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How Mauro Icardi ignored the modern way to become Europe’s best poacher

A dozen touches per game and non-existent heatmaps... but a whole load of goals

False 9s, raumdeuters, whatever Olivier Giroud is…

Football has forged several new breeds of striker in recent times.

For years, No9s got away with strolling around on the shoulder of the last man as they waited for someone to present them with a goalscoring opportunity.

Then coaches started demanding more.

Running? What is running?

Running? What is running?

Many centre-forwards are now required to contribute to the team’s build-up, lead the high press when the opposition have possession, and selflessly assist those around them.

Not Mauro Icardi.

Inter Milan’s captain is a greedy poacher whose sole purpose is score goals — and he does it bloody well.

His injury-time winner in the Milan derby earlier this season was an example of elite anticipation and subtle manipulation.

Just look at his movement…

Animated GIF


It’s a wonderful cross from Matias Vecino, that goes without saying.

Icardi’s feint to the front post gives him that half yard he needs to dip in between the two defenders and head past Gianluigi Donnarumma.

Such sharpness is rare, and the sign of a natural goalscorer.

The first goal in this montage of Icardi’s La Masia days is almost identical…

Chalk it up

Getty - Contributor
Chalk it up

15 touches.

That was Icardi’s total contribution to the Milan derby.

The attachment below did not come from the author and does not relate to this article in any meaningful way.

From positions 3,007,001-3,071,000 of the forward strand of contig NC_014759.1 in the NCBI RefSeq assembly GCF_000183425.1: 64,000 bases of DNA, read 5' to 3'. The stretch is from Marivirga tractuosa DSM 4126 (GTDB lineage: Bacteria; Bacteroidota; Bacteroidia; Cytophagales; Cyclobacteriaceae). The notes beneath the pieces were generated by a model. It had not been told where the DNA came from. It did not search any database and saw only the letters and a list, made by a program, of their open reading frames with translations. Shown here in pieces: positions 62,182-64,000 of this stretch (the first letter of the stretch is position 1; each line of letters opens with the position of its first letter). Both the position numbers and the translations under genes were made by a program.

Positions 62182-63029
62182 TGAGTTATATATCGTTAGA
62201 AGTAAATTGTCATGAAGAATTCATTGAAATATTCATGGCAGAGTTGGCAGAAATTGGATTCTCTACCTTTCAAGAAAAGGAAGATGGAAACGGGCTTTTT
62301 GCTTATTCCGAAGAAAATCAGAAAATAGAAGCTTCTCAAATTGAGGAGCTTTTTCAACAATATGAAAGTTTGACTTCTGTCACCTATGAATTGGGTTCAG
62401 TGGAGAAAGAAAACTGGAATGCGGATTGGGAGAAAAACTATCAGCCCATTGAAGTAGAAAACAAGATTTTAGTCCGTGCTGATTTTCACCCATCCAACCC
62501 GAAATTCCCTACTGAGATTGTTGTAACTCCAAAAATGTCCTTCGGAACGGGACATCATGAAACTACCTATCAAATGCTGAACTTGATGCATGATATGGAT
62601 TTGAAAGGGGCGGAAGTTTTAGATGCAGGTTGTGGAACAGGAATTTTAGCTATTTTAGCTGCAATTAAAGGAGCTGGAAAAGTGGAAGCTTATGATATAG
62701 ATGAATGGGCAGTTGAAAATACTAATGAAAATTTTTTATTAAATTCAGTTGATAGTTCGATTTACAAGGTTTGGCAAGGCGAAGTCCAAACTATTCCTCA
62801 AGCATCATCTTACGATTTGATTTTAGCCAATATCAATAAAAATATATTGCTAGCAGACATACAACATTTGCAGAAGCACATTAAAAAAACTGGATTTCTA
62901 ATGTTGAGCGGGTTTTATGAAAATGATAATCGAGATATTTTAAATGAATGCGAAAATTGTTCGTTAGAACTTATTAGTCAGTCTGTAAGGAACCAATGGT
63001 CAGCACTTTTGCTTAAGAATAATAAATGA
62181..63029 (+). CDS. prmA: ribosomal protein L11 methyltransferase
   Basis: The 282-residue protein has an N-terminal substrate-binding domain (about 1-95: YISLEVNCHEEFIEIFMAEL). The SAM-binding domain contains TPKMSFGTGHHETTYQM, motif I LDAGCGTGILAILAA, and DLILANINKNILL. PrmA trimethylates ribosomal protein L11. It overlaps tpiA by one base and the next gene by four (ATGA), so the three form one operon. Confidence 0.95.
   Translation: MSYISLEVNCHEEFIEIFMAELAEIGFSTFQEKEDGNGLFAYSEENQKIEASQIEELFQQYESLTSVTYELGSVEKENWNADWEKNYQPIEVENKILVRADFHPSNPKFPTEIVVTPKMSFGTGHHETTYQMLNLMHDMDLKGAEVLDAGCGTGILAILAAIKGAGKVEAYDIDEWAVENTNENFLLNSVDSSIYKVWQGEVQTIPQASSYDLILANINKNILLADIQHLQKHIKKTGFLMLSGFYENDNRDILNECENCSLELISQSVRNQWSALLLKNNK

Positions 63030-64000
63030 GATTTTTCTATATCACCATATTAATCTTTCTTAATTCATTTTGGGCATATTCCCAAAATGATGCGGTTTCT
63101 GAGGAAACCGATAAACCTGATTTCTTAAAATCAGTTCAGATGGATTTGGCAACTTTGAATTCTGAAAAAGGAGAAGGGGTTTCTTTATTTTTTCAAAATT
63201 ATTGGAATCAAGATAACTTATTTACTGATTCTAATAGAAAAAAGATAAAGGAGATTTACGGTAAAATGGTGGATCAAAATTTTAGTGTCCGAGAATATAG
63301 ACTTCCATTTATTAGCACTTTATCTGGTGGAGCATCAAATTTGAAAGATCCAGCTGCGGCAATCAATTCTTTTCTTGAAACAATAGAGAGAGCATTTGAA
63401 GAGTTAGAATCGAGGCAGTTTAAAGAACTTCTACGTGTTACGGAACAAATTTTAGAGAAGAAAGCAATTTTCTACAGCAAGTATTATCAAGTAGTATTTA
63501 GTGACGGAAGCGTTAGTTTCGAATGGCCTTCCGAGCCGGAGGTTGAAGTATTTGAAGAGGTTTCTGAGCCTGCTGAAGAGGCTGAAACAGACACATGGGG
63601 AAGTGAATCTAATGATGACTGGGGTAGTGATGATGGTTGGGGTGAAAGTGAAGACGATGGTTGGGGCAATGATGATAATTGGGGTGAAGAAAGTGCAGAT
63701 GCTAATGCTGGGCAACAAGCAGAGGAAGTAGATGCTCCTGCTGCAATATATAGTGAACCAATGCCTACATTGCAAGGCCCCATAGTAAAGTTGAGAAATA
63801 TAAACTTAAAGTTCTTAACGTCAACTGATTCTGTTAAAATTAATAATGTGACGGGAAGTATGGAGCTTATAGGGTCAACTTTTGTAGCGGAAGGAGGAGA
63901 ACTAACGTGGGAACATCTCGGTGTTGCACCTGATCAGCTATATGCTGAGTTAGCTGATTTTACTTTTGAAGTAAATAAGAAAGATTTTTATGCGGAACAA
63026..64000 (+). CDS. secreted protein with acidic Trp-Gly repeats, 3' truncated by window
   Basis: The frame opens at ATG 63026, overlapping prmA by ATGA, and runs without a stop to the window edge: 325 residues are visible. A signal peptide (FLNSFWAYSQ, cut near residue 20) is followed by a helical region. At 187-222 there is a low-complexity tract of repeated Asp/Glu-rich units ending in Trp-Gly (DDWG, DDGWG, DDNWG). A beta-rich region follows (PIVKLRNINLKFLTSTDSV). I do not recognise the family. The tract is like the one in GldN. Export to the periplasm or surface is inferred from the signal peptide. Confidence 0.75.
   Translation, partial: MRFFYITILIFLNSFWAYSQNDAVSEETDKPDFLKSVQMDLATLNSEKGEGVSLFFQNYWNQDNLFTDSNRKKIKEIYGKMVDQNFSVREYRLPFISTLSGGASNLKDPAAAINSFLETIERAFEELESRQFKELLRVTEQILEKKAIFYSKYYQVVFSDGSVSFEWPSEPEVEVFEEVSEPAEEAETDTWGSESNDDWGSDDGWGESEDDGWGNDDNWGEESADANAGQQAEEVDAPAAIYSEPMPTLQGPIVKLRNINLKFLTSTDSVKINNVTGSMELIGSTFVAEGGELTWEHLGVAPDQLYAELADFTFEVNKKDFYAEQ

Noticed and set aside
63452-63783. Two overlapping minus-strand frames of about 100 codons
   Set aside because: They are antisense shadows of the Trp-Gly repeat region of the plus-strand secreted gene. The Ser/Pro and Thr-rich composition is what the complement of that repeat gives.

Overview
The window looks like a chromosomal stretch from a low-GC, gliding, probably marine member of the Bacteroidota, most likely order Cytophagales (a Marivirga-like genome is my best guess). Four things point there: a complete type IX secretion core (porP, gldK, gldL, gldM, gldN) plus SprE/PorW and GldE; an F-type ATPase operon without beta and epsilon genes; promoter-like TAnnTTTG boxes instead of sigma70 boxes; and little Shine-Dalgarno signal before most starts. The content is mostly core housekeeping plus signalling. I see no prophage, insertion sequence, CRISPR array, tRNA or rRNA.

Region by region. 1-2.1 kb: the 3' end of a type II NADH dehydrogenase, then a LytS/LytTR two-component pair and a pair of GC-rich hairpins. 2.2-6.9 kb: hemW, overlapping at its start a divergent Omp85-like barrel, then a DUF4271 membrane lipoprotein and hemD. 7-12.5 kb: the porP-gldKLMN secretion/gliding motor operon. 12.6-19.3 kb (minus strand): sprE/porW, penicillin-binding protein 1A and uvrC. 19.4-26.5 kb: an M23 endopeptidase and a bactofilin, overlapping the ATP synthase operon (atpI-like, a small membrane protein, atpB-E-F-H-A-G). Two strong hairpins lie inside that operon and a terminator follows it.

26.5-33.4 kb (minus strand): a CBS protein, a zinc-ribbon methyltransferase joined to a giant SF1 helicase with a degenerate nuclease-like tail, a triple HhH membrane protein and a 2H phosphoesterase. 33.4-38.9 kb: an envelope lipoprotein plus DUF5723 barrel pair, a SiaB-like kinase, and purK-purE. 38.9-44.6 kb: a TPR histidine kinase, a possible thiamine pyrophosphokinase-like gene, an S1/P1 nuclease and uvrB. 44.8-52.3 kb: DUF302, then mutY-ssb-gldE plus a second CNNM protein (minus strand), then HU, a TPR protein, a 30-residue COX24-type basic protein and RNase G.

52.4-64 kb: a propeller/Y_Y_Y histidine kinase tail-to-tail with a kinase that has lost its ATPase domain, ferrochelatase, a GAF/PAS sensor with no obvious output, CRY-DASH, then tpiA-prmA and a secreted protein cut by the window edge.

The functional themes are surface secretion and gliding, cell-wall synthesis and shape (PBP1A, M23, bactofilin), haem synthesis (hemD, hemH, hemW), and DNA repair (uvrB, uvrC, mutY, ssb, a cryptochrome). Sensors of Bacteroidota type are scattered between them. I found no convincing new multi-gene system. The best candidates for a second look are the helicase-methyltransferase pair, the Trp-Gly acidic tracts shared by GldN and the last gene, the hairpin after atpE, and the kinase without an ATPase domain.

When you put it like that, it sounds insignificant.

But when one of those touches is the winner, in the 92nd minute no less, he simply must be heralded as the difference-maker.

Here’s every pass (all nine of them) he attempted over the course of the 95 minutes…


And here’s Icardi’s freezing cold heat map…


The concentration required to convert a chance, after being practically anonymous for an hour and a half, is not a skill to be taken lightly.

Michael Owen often came alive at the opportune moment after appearing subdued for most of the game.

Ruud van Nistelrooy rarely failed to spring upon a clearcut chance, no matter how off the pace he seemed up until the moment presented itself.

Robert Lewandoski has taken up and similar role in recent years, though he will still drop deep to smell the ball if he feels deprived or isolated.

“He’s done nothing much else, but he’s on the scoresheet now and that’s all that matters”

“He’s done nothing much else, but he’s on the scoresheet now and that’s all that matters”

Icardi has the patience of sniper.

He may well be the best poacher in European football.

The Argentinian’s performance against Milan is a familiar one to followers of his career — few touches, minimal involvement, and a goal.

Icardi’s record now stands at 106 goals in 167 league games for Inter.

In contrast, he’s provided just three league assists since the start of last season — and you can be bet he was at least partially disappointed with each one.

Not slowing down

Not slowing down

The likes of Roberto Firmino, Antoine Griezmann, Dries Mertens and Karim Benzema have shown the benefits of the modern way.

But that doesn’t mean there isn’t still plenty of room for old-school predators like Mauro Icardi.

Long live the poacher.

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